Test summary

 
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The table below provides expected test abnormalities with certain hemostatic disorders. Note, that these are generalizations of the most common scenario and do not cover the range of possibilities or all diseases seen in animals. This table can be used as a guide to help interpretation of laboratory testing results.

Disorder ACT* APTT PT TCT** FIB FDP/D-dimer Platelets Confirming Tests
Trauma N N N N N, I N, I# N, D History, examination findings, imaging, etc.
Thrombocytopenia N N N N N N, I# D Platelet count, usually <30,000/ul if spontaneous bleeding
Anticoagulant rodenticide toxicity/vitamin K deficiency N, I I I N N N, I# N, D Improvement with vitamin K1, testing for rodenticides
Disseminated intravascular coagulation (DIC) N, I I N, I I D, N, I I D No confirmatory test – identify initiating disease
Severe liver disease N, I I I N, I D, N N, I N, D Liver function tests (e.g. bile acids), biopsy, imaging
von Willebrand disease N N N N N N N Decreased vWf:Ag
Intrinsic factor deficiency
Factor VIII (hemophilia A)
Factor IX (hemophilia B)
Factor XI (hemophilia C)
Factor XII (Hageman trait)
Prekallikrein
.
N, I
N, I
N, I
N, I
N
.
I
I
I
I
I
.
N
N
N
N
N
.
N
N
N
N
N
.
N
N
N
N
N
.
N, I#
N, I#
N, I#
N
N
.
N
N
N
N
N
Factor assay
Extrinsic factor deficiency: Factor VII .N N I N N N N Factor assay
Common factor deficiency: Factor X or II N, I I I N N N, I N, I Factor assay
Dysfibrinogenemia N, I I I I D, N N, I# N Normal fibrinogen:Ag
Monoclonal gammopathy, e.g. multiple myeloma N, I N, I N, I N N N D, N Serum protein electrophoresis,
immunoglobulin quantification
Inherited platelet function defect, e.g. e.g. Caldag-GEF1 defect (Bassetts), Glanzmann’s thrombasthenia (Otterhounds), Scott syndrome (German Shepherd) N N N N N N N Platelet function testing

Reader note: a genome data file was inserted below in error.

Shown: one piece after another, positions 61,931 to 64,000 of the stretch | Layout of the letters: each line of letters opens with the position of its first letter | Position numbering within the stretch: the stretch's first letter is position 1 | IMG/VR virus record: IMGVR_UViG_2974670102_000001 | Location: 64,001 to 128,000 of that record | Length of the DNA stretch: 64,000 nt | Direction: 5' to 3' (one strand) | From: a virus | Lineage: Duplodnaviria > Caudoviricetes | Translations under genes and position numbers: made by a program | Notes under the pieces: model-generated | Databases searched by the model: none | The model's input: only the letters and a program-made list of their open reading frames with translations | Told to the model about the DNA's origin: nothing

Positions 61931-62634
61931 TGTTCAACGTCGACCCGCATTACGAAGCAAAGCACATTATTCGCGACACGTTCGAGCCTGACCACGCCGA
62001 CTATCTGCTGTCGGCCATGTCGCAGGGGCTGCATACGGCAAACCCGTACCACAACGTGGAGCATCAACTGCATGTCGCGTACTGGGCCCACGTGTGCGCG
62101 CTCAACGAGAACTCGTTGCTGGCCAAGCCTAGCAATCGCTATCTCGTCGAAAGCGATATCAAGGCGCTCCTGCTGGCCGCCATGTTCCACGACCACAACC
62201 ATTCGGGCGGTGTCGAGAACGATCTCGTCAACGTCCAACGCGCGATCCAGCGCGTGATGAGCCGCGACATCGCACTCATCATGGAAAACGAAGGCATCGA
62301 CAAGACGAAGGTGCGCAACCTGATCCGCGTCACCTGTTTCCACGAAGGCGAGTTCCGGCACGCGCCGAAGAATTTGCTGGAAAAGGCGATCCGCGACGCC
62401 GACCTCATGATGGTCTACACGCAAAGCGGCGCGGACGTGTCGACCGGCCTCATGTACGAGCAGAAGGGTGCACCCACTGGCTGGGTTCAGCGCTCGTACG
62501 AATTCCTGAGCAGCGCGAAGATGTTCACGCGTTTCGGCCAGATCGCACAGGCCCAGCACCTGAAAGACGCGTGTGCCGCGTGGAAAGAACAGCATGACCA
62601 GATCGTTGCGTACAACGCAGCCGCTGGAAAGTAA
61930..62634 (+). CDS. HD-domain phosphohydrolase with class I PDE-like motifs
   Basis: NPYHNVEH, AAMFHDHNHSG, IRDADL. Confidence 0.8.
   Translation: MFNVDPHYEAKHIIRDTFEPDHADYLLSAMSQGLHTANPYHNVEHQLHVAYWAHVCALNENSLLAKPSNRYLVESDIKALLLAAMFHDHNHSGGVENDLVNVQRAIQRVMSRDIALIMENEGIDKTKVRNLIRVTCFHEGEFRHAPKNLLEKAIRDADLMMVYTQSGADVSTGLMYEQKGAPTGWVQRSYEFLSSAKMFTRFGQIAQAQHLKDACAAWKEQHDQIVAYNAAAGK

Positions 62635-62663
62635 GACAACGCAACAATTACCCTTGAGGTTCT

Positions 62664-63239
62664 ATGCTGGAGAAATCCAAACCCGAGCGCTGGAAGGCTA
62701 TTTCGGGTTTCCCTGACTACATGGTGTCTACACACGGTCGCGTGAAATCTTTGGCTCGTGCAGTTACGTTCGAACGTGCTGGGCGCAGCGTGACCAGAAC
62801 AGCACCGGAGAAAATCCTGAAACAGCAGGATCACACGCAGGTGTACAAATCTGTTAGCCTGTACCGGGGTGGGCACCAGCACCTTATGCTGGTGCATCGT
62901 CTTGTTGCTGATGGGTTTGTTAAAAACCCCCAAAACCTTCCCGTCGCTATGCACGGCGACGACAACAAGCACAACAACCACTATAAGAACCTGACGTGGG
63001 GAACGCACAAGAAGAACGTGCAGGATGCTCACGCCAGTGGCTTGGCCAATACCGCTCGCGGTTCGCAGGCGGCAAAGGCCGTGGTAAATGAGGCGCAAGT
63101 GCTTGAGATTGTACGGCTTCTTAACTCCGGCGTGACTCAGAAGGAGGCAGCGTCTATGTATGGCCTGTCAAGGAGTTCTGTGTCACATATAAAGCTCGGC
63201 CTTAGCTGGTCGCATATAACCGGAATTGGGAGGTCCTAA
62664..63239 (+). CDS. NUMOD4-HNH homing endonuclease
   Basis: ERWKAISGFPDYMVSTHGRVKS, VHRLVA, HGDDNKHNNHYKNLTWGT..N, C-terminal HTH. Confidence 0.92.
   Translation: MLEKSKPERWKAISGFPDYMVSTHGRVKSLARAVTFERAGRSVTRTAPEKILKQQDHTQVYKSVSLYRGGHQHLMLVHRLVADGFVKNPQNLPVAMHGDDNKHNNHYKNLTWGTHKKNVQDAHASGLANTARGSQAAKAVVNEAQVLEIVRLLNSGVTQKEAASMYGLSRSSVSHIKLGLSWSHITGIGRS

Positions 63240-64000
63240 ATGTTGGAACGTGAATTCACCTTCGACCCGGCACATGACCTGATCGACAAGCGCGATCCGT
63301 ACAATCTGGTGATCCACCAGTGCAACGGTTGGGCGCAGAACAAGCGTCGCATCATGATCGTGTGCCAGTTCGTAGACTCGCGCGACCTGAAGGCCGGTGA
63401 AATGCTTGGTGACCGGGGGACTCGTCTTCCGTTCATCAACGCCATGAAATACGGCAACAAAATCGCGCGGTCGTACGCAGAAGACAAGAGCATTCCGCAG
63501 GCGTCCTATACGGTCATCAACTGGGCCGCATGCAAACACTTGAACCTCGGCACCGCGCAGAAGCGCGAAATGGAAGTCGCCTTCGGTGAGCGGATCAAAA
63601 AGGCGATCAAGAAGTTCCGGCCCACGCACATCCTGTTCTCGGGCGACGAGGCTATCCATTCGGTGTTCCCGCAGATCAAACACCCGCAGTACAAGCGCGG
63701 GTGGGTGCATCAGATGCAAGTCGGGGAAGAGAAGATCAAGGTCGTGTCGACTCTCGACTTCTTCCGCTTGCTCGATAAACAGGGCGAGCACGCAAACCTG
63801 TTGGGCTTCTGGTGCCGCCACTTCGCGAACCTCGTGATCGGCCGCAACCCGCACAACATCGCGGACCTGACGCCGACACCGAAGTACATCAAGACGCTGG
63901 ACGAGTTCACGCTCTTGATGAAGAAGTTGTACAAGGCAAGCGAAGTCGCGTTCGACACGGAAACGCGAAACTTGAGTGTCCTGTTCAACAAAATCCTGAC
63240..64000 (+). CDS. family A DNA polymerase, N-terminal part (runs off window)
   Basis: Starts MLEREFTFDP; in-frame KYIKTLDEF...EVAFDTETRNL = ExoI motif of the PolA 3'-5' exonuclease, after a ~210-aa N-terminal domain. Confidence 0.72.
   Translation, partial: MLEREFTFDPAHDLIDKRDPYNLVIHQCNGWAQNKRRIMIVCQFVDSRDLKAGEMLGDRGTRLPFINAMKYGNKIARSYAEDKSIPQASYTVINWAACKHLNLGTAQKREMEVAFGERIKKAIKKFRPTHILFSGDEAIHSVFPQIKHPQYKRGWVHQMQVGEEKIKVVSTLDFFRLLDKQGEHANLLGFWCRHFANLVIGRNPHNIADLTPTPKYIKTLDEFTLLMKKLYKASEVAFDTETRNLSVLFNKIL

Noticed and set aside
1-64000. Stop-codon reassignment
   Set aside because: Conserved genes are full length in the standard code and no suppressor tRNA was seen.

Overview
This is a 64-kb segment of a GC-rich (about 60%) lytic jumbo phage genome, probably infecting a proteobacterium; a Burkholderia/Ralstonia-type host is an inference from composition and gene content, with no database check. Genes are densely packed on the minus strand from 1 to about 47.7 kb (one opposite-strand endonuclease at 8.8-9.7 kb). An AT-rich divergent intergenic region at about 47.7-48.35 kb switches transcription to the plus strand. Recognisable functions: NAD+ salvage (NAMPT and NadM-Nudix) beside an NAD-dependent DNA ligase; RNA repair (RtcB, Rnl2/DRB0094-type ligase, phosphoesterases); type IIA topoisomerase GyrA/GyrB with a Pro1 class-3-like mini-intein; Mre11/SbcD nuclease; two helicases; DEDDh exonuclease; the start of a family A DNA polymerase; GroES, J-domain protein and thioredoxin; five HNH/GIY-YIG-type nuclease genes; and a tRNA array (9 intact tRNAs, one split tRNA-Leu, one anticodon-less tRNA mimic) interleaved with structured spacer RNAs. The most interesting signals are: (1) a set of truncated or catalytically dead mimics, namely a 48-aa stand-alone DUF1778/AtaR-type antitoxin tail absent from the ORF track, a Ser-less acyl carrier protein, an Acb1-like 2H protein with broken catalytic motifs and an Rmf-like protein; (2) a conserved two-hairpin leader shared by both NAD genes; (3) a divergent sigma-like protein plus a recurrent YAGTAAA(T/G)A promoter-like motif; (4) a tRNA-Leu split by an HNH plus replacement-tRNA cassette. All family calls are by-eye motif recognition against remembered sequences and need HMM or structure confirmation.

ACT: Activated coagulation time; APTT: Activated partial thromboplastin time; PT: Prothrombin time; TCT: Thrombin clot time; FIB: Fibrinogen concentration determined in clotting assays (functional fibrinogen); FDP: Fibrin(ogen) degradation products; N: Normal; D: Decreased; I: Increased.

* The ACT is less sensitive to factor deficiencies than the APTT, therefore the APTT may be prolonged whilst the ACT may be normal in the same disorder. The ACT also requires platelets from the patient as the source of the phospholipid needed to support clotting. Therefore, severe thrombocytopenia (platelet count < 10,000/uL) may mildly prolong the ACT. In contrast, an exogenous source of phospholipid is added to the APTT reagent, making this test independent of the patient’s platelets.

** The TCT measures the ability of a standard concentration of thrombin to convert the patient’s fibrinogen to fibrin. In general, a prolonged TCT indicates a hypofibrinogenemia and/or dysfibrinogenemia. The latter indicates that fibrinogen is abnormal or there are factors interfering with fibrin polymerization, such as heparin therapy or high concentrations of circulating FDPs. These will cause a prolonged TCT but a fibrinogen concentration may be normal. Remember that fibrinogen is an acute phase reactant protein and will increase with inflammation. Since inflammation is a common cause of DIC, fibrinogen concentrations will represent the balance between consumption (decreasing values) and inflammation (increasing values).

# FDPs and D-dimer may be increased in any condition associated with severe hemorrhage into tissue or body cavities.

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